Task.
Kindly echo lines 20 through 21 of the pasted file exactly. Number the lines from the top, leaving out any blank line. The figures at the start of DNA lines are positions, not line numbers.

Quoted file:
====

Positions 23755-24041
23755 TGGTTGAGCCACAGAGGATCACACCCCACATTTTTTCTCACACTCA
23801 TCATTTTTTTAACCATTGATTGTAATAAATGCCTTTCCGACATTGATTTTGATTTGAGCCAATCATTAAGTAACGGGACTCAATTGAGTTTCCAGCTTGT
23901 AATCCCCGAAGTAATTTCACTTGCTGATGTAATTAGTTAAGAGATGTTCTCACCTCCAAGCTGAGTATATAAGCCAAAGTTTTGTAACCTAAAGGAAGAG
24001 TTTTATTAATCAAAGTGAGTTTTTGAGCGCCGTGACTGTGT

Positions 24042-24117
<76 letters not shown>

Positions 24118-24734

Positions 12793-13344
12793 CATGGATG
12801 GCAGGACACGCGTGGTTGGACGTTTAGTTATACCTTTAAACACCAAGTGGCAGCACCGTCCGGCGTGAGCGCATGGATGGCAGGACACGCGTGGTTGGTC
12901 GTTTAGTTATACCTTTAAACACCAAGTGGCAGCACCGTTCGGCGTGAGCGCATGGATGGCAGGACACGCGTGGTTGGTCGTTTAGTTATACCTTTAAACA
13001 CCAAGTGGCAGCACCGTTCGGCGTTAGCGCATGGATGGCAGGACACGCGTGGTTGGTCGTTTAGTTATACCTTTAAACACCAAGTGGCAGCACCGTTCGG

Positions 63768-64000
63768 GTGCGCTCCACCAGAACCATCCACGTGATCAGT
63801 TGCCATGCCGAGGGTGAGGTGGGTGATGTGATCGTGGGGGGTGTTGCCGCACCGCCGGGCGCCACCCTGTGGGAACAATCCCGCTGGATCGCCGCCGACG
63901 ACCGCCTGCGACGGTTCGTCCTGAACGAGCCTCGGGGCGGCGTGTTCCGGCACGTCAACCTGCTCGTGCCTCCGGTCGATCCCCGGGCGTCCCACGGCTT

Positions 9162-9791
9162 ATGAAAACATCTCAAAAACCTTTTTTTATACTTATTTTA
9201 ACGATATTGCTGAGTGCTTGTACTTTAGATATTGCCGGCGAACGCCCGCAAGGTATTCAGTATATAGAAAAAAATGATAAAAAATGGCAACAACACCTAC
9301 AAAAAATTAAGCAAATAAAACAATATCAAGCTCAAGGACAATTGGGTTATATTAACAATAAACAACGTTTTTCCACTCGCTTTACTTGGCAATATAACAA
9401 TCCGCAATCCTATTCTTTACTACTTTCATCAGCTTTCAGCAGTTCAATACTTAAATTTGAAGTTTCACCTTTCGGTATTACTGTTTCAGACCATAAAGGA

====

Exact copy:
9201 ACGATATTGCTGAGTGCTTGTACTTTAGATATTGCCGGCGAACGCCCGCAAGGTATTCAGTATATAGAAAAAAATGATAAAAAATGGCAACAACACCTAC
9301 AAAAAATTAAGCAAATAAAACAATATCAAGCTCAAGGACAATTGGGTTATATTAACAATAAACAACGTTTTTCCACTCGCTTTACTTGGCAATATAACAA